“Oh, great – now you’re gonna make me go get this…” Hastings said, as I revealed most of the results.
The subject of our interview was supposed to be Hastings’ new tome, No Rules Rules, which aims to deconstruct Netflix’s idiosyncratic corporate culture. It is a place where annual leave is unlimited and where employees can be subjected to a controversial “gatekeeper test” at any time, which has been criticized as a sort of Hunger Games-type employee appraisal system. survival of the fittest, but what Hastings says is no such thing.
(The title of the book, by the way, might sound a little unfathomable, but the idea is that having no rules absolutely rules! Understand that?)
But now he was distracted; he had found the results. “I just watched the Emmy record,” he noted aloud, ignoring an unrelated question from me. “Oh my God… wow… Set a new record, oh my God! Thank you for this little good news. ”
And that was it. ” Go forward. Let’s talk about the book.
So much for small conversations. Then again, an aversion to gossip is likely to be expected from the boss of a $ 230 billion (£ 175 billion) entertainment colossus who has enjoyed an improbably disproportionate share of success. Since its inception, Netflix has surpassed a well-entrenched legacy player (Blockbuster), correctly anticipated the consumer shift from DVD to streaming, woke up ahead of most of its rivals by the importance of original content, and established itself. like a Hollywood studio. It rakes armfuls of statuettes at each year’s awards show – but has also proven ideally placed to take advantage of a pandemic, with the world’s population being forced to spend more time at home than ever before. Netflix had gathered 193 million subscribers worldwide this summer, of which nearly 26 million were added between January and June. This was more than double the gain of subscribers over the same period in 2019.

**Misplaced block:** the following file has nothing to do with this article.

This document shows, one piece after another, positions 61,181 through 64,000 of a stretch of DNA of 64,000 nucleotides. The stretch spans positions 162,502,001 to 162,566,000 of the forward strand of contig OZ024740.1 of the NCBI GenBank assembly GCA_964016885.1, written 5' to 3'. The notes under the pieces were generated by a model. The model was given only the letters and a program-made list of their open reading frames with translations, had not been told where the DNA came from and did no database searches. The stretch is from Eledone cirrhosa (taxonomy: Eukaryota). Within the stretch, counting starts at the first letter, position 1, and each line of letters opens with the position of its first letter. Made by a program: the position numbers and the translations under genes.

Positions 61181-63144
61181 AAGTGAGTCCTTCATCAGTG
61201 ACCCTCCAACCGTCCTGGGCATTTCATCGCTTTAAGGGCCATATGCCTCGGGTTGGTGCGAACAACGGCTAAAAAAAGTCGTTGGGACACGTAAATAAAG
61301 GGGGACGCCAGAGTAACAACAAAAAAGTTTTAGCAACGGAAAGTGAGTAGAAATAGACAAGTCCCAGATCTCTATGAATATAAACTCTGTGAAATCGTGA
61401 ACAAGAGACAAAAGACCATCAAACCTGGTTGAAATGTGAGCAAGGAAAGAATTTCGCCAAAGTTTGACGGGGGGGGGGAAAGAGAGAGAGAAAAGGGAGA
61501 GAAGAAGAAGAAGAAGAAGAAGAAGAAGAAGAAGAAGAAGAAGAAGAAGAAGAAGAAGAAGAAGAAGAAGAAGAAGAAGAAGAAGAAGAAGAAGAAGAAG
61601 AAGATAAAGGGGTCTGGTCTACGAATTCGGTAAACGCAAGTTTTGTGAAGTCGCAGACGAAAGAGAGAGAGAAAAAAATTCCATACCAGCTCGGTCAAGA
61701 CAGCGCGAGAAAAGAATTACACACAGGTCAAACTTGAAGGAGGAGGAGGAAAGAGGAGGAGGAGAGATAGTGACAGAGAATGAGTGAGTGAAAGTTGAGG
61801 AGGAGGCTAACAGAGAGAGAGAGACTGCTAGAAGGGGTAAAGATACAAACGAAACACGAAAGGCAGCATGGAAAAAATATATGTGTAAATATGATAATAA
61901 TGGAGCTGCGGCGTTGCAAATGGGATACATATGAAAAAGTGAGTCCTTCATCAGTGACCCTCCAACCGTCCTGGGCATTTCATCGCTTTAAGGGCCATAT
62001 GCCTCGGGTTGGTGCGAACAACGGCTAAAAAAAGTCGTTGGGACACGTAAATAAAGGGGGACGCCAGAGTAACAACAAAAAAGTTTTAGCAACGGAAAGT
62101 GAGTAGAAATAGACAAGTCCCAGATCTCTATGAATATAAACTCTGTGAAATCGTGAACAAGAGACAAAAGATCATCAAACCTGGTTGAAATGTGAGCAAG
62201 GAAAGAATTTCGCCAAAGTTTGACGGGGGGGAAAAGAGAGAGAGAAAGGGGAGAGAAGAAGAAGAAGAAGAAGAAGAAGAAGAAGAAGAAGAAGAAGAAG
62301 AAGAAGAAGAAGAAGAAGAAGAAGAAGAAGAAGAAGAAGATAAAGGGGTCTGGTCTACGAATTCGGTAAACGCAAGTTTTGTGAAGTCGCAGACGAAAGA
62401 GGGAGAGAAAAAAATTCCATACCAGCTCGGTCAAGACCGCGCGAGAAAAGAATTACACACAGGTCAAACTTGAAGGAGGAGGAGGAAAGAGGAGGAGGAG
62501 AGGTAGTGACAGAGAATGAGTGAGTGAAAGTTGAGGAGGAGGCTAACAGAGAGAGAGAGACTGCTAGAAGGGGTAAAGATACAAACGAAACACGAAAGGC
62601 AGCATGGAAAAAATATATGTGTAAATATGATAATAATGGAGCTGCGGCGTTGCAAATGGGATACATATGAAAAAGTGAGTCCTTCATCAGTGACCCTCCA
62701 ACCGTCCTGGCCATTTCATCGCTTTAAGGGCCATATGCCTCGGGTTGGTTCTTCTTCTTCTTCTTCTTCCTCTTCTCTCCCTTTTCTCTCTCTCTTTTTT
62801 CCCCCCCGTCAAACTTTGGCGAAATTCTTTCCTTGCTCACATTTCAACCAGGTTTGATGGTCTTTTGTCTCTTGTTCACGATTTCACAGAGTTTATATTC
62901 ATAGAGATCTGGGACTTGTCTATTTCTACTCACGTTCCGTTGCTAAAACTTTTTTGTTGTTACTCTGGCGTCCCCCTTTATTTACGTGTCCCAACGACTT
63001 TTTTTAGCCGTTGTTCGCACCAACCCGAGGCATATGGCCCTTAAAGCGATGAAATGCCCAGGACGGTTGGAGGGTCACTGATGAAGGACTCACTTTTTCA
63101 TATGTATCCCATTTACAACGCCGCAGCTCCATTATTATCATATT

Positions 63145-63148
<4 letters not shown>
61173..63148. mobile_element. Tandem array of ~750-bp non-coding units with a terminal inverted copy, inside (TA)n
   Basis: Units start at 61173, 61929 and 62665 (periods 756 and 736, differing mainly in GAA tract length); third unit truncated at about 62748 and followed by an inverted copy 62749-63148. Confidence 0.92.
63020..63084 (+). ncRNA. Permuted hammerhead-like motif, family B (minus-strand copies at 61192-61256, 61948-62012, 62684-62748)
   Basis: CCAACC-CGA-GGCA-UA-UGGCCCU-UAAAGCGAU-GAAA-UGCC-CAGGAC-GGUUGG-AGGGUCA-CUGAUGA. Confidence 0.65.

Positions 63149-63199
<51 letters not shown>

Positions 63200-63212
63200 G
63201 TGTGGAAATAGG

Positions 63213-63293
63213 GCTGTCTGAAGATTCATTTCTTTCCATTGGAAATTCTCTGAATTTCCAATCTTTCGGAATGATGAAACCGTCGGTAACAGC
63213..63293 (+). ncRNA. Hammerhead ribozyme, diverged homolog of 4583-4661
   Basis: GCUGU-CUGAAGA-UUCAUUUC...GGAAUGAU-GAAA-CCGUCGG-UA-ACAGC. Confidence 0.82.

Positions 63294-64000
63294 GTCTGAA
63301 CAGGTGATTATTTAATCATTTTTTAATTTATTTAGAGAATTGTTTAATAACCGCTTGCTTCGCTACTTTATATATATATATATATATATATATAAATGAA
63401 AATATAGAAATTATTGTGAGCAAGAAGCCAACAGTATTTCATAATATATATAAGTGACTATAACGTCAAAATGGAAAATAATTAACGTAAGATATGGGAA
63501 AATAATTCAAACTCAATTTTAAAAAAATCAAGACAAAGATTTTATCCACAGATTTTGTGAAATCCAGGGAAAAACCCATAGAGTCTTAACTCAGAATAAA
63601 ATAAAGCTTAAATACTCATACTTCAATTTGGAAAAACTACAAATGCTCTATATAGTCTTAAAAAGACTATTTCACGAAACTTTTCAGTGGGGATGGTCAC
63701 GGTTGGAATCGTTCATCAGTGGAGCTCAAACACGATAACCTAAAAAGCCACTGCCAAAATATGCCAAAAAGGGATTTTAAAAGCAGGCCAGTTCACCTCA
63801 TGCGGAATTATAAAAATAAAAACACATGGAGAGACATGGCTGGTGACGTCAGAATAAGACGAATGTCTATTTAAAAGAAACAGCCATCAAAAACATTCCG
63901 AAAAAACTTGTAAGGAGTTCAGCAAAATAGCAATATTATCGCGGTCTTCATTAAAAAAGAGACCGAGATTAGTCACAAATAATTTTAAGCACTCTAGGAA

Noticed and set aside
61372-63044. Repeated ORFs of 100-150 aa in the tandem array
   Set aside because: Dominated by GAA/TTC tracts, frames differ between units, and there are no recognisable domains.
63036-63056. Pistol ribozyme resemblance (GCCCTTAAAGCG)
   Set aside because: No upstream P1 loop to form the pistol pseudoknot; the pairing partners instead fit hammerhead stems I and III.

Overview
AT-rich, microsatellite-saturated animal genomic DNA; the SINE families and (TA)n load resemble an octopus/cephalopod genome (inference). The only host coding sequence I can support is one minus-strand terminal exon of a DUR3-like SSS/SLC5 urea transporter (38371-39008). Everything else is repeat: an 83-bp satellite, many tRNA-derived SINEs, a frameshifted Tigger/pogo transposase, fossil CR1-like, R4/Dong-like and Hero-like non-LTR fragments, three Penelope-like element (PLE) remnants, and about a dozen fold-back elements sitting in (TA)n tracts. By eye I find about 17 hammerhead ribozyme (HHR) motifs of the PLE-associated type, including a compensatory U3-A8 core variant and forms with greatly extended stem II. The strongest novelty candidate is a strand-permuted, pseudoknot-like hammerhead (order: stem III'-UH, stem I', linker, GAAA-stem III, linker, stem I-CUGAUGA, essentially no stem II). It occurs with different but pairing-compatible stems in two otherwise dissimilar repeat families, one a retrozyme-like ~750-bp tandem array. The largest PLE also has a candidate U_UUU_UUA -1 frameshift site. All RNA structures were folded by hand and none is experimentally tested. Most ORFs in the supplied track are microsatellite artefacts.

This was the year in which the battlefield of the so-called streaming war in the United States got tougher than ever, thanks to new players like Quibi, Disney +, Peacock, and HBO Max. Aside from similar streaming products from brands like Amazon and Apple, the fight for consumers’ eyeballs has never been so fought. Yet the Netflix frenzy is now part of the collective experience associated with the hearth controls and lockdowns that made 2020 the year we can’t wait to forget.